On what basis Imam Malik considers holding of hands in prayers as not recommended act in prayer.
What is your understanding of the directives of Islam about this (I know that you do not consider this as part of Sunnat but keen to see how did you find the basis for the way that you yourself keep your hands in prayer).
There is some confusion regarding Imam Malik’s opinion about the position of hands at the time of the standing posture (qiyaam) during prayers. The primary basis of this confusion emanates from the following statement recorded in Mudawwanah al-Kubraa:
وقال مالك في وضع اليمنى على اليسرى في الصلاة قال لا أعرف ذلك في الفريضة وكان يكرهه ولكن في النوافل إذا طال القيام فلا بأس بذلك يعين به نفسه (مدونة الكبرى ج 1، ص 74)
And about placing one’s right hand over the left during Prayers, Malik said: ‘I am not aware of this practice in the obligatory prayers’. Malik detested this practice [in obligatory prayers], but considered it acceptable in supererogatory prayers, to support oneself, when the standing posture (qiyaam) can be quite prolonged.
Had the matter ended here, there would not have been any confusion about Imam Malik’s opinion regarding the issue under consideration. However, contrary to the opinion expressed in the foregoing statement, the two narratives reported by Imam Malik in his compilation of Hadith – Muwatta – give a contrary view regarding his opinion on the issue. The two narratives quoted by the Imam are given below:
عن عبد الكريم بن أبي المخارق البصري أنه قال من كلام النبوة إذا لم تستحي فأفعل ما شئت ووضع اليدين إحداهما على الأخرى في الصلاة يضع اليمنى على اليسرى… (مؤطا إمام مالك، رقم الحديث 375)
Abd al-Kareem al-Basariy says that amongst the sayings of the Prophet (pbuh) was: If you do not have shame in your heart, then you do whatever you may feel like doing and that he [i.e., the Prophet (pbuh)] put one hand over the other during Prayers, he would put his right hand over his left…
عن سهل بن سعد أنه قال كان الناس يؤمرون أن يضع الرجل اليد اليمنى على ذراعه اليسرى في الصلاة قال أبو حازم لا أعلم إلا أنه ينمي ذلك (مؤطا إمام مالك، رقم الحديث 376)
Sahl ibn Sa`d says that people used to prescribe upon others to put their right hands on their left elbows during prayers. Abu Hazim [who reports from Sahl ibn Sa`d] says: I am sure that this was ascribed to the Prophet (pbuh).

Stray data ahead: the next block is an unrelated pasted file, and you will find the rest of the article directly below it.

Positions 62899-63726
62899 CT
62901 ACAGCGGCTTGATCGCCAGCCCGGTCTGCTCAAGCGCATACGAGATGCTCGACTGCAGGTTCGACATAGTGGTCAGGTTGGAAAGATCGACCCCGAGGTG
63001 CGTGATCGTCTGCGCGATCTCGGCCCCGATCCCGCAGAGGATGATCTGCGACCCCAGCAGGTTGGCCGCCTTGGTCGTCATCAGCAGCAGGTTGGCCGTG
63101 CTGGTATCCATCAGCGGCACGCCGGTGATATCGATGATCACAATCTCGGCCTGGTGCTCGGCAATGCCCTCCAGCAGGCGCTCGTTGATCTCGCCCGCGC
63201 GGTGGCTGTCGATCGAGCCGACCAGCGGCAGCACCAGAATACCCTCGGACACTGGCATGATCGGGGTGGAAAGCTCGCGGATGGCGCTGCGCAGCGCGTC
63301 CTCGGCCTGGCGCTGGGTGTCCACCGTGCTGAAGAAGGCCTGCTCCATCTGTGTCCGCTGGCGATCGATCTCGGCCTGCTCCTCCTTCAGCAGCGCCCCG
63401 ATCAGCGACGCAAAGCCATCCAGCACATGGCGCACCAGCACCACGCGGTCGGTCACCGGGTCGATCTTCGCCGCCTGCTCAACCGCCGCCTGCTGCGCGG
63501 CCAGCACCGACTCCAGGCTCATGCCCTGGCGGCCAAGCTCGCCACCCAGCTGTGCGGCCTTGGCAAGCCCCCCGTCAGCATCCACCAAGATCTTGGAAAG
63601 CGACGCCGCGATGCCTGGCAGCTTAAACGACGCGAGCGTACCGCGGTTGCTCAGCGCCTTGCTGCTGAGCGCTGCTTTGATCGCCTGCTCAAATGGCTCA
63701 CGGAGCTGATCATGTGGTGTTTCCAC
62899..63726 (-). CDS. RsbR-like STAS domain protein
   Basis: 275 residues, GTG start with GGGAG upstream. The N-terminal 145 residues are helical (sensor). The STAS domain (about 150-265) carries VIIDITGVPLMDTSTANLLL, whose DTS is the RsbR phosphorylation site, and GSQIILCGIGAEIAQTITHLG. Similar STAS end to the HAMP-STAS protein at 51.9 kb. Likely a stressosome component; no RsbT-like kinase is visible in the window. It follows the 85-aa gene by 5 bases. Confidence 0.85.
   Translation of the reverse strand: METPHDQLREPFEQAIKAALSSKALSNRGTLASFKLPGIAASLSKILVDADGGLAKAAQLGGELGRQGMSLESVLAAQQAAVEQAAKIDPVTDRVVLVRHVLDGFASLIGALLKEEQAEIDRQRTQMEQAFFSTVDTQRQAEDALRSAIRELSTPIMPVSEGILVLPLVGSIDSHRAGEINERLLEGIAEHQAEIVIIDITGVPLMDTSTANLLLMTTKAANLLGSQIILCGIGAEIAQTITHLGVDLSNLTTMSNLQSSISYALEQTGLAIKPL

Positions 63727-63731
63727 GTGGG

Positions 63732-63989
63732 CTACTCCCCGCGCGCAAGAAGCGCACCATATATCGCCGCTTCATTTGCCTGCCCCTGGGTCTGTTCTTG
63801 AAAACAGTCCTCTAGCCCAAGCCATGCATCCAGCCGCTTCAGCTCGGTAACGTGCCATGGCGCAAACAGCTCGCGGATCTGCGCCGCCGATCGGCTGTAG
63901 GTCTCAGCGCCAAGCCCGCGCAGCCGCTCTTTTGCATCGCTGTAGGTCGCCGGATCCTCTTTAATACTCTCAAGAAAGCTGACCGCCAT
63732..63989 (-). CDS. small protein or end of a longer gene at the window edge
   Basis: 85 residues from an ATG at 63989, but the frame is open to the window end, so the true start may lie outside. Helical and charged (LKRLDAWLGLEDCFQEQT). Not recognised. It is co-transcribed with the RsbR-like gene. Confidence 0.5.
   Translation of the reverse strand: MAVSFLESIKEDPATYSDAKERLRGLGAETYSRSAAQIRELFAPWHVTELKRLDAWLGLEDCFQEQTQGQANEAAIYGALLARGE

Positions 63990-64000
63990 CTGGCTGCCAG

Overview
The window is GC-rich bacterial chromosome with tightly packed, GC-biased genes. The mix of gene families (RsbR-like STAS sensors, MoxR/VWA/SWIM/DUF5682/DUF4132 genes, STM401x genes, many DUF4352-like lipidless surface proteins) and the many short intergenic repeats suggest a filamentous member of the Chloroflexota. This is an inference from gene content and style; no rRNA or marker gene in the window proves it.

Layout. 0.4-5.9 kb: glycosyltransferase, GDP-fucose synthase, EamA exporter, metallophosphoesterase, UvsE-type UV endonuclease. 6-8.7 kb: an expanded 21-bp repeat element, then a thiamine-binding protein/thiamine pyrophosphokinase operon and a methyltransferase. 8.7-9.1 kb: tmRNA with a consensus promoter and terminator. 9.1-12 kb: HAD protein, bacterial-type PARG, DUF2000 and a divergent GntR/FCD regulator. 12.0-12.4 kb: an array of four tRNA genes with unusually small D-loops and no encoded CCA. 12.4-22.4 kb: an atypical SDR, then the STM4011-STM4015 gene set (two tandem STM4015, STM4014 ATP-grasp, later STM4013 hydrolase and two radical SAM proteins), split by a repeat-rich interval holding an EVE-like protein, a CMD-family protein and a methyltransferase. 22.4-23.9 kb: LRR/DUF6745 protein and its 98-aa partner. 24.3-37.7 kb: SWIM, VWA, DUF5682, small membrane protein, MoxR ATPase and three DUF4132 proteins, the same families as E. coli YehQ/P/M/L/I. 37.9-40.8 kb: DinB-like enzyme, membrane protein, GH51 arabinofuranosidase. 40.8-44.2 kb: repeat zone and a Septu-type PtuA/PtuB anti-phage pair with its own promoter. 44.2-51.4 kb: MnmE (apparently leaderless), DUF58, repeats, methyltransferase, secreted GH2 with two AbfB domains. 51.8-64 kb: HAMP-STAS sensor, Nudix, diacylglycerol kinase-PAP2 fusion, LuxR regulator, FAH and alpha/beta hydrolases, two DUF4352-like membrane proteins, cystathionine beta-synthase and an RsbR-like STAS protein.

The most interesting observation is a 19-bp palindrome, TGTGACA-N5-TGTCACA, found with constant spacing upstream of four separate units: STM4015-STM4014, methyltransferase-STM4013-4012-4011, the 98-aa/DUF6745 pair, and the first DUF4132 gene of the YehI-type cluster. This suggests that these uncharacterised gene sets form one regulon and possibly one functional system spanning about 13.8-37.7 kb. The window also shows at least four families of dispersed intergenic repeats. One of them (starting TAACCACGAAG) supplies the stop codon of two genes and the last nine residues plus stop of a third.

The fact that these narratives have been reported by the Imam without the addition of any note of dissension clearly implies that the Imam held the implication reported in these narratives to be correct. Furthermore, an overwhelming majority of Muslim scholars also agrees that the companions of the Prophet (pbuh) kept their hands folded while in the standing posture during prayers.
Another important factor which renders Imam Malik’s opinion cited in Mudawwanah al-Kubraa quite questionable is the fact that the people of Medinah, whose actions form one of the primary basis of the juristic opinions of Imam Malik, are generally reported to have offered their prayers with their hands folded in front of them, while in the standing posture.
Finally, in his notes on Mudawwanah al-Kubraa, ibn Rushd writes:
(قوله في وضع اليمنى على اليسرى الخ) قال أشهب أنه لا بأس به في الفريضة والنافلة للحديث ولأنها وقفة العبد الذليل لمولاه… وفي الواضحة لمطرف وابن الماجشون عن مالك قول ثالث في المسئلة وهو أن فعل ذلك في الفريضة والنافلة أفضل من تركه. (المدونة الكبرى، ج 1، ص 74)
With reference to the statement ‘putting the right hand over the left…’, Ashhab has said that there is no harm in doing so whether in obligatory prayers or in supererogatory prayers due to the Hadith cited in this regard and also due to the fact that standing with one’s hands folded in front is the posture of servitude and subservience in front one’s Lord… In Matraf’s and Ibn Majshoon’s ‘Al-Waadihah’ there is a third saying ascribed to Imam Malik in this regard according to which it is held that the Imam preferred to fold one’s hands, over not doing so.
The foregoing points raises a few question marks regarding the opinion cited to Imam Malik in the Mudawwanah. Possible as it is, there may have been some error in recording the Imam’s opinion under consideration or a significant part thereof may have been omitted. Whatever the case may be, it is obvious that the issue under consideration is not very clear.
As for my personal opinion and preference regarding the issue under consideration, I consider standing with hands folded in front to be traditionally a more appropriate posture to indicate one’s subservience, submission and servitude towards a higher authority. Nevertheless, I do not consider it incorrect to offer prayers with one’s hands hanging by one’s sides, while standing in prayers.
I hope this helps.
March 29, 2003